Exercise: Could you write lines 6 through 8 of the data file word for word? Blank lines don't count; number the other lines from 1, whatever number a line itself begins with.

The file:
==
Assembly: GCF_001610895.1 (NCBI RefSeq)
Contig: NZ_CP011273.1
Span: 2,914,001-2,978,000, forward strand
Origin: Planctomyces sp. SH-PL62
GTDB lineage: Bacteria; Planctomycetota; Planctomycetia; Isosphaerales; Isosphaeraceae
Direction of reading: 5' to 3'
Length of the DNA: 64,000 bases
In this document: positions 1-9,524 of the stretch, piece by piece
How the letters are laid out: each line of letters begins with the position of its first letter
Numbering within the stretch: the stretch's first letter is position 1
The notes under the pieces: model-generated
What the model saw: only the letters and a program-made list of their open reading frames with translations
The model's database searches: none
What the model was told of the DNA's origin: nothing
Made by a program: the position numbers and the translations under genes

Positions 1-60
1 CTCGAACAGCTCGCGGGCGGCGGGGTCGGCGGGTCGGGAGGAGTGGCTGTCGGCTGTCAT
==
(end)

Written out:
Direction of reading: 5' to 3'
Length of the DNA: 64,000 bases
In this document: positions 1-9,524 of the stretch, piece by piece